K9 companion woofs around Salmon Arm Campus
She’s 107 pounds of loveable fur. At first glance, she looks like a larger-than-average family dog but despite her soft coat and generous licks, there’s no fluff about her.
Meet Woof, Okanagan College’s Salmon Arm campus therapy dog. Shortly after picking her up as a puppy, owner and College librarian Taryn Schmid discovered that she was completely deaf and suffered from seizures. Daily, social interactions, allowed Woof’s true colours to shine through; she had an affinity towards humans. The nature of her diverse abilities combined with her love for people led Schmid to certify Woof through St. John’s Ambulance.
Introducing Woof to campus in the fall of 2018 came as a natural step for Schmid, but it wasn’t without careful consideration for the campus community.
“I had concerns for people who aren’t into dogs,” says Schmid, “particularly a giant dog, as well as students and staff with allergies and the effect it might have on janitorial staff.”
A soft introduction to campus was the logical conclusion, so she first walked around campus with Woof. The sight of the dog led people to approach her, and opened the door for Schmid to initiate conversation. Those conversations led Schmid to reach out to her colleagues in Counselling and in the Success Centre on campus.
“It’s surprising how a dog opens the door for a variety of conversations,” says Schmid. “Everything from bullying to anxiety issues, to the enjoyment and love of pets.”
“She is extremely well-trained,” says Caroline Chartier, Aboriginal Transitions Planner on the Salmon Arm campus. “She has an innate ability to visit just the right person. Nearly every day it seems we have someone coming to look for her.”
“There’s also been a noticeable increase in students with anxiety issues over the last few years and Woof makes a difference for these students,” adds Schmid.
After no concerns arose in the fall semester, she decided to elevate Woof’s role to an on-demand approach in the spring of 2019. Students could go into the library where Schmid works and book time with Woof, simply to pet, play or hang out with her.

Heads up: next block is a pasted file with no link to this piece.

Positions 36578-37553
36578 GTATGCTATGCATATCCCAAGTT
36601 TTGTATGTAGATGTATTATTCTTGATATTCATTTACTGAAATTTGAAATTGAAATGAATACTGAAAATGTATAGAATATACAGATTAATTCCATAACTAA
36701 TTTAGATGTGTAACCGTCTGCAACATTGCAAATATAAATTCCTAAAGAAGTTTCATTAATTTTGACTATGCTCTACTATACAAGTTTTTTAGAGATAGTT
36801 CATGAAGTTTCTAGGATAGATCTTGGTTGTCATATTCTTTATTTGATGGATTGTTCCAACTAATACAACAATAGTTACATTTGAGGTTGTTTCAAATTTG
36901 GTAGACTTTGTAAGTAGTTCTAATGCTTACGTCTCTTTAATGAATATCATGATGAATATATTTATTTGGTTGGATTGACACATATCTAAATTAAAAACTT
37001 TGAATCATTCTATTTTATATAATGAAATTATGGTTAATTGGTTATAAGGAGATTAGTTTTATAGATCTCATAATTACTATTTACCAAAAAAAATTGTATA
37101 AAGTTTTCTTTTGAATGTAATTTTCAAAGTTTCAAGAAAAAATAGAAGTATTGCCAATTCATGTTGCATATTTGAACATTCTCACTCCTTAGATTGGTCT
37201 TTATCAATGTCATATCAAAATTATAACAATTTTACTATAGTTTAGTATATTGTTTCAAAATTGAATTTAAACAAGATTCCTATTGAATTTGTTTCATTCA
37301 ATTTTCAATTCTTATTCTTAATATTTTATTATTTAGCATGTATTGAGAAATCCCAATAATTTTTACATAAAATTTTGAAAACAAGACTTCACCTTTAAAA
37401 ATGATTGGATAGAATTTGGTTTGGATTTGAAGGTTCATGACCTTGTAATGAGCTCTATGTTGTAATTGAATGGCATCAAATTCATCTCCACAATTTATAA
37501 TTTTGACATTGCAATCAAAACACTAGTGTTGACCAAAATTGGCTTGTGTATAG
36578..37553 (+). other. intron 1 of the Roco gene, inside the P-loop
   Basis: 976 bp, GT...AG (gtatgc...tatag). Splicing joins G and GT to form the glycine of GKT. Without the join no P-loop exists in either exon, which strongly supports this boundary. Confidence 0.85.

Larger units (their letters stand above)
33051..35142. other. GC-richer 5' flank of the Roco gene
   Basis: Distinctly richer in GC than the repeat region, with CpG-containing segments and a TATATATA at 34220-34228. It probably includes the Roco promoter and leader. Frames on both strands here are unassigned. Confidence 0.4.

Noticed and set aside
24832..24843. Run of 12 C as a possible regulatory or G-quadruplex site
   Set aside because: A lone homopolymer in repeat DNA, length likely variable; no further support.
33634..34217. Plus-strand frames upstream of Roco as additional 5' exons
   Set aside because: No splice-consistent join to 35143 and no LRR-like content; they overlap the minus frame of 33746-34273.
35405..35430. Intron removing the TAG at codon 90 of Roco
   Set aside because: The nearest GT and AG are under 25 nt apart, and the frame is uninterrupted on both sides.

Woof is a stress-relieving point of contact for those who come to see her. Different than a service dog, which provides controlled support to someone with a disability or ailment, Woof offers comfort simply through her gentle nature.
As the spring semester progressed, and no complaints about her presence came up, Schmid made Woof available as much as her job would permit.
“Obviously my job comes first, but I really try to be adaptable,” she says. “Unfortunately there are occasional times when I am just too busy to accommodate a visit.”
Her dedication to supporting students and staff via Woof is apparent. Schmid’s time with Woof on campus comes as a volunteer role and she dreams of Okanagan College one day having a program that sees multiple dogs roaming campuses.
“Taryn is as unique as her intelligent canine and they make a truly remarkable pair,” says Chartier. “Taryn has her own way of taking the angst out of anxiety-stricken students and makes the extra effort to provide Woof’s services to those in need.”
Statistically speaking, Woof saw 45 requests and 237 interactions over the course of the spring semester this past year.
Looking ahead, Schmid anticipates an increase in visits for her furry companion, and wants students and staff to know that Woof is back for the semester and ready for pets, licks, and the odd treat (owner permitting).
Tags: Salmon Arm
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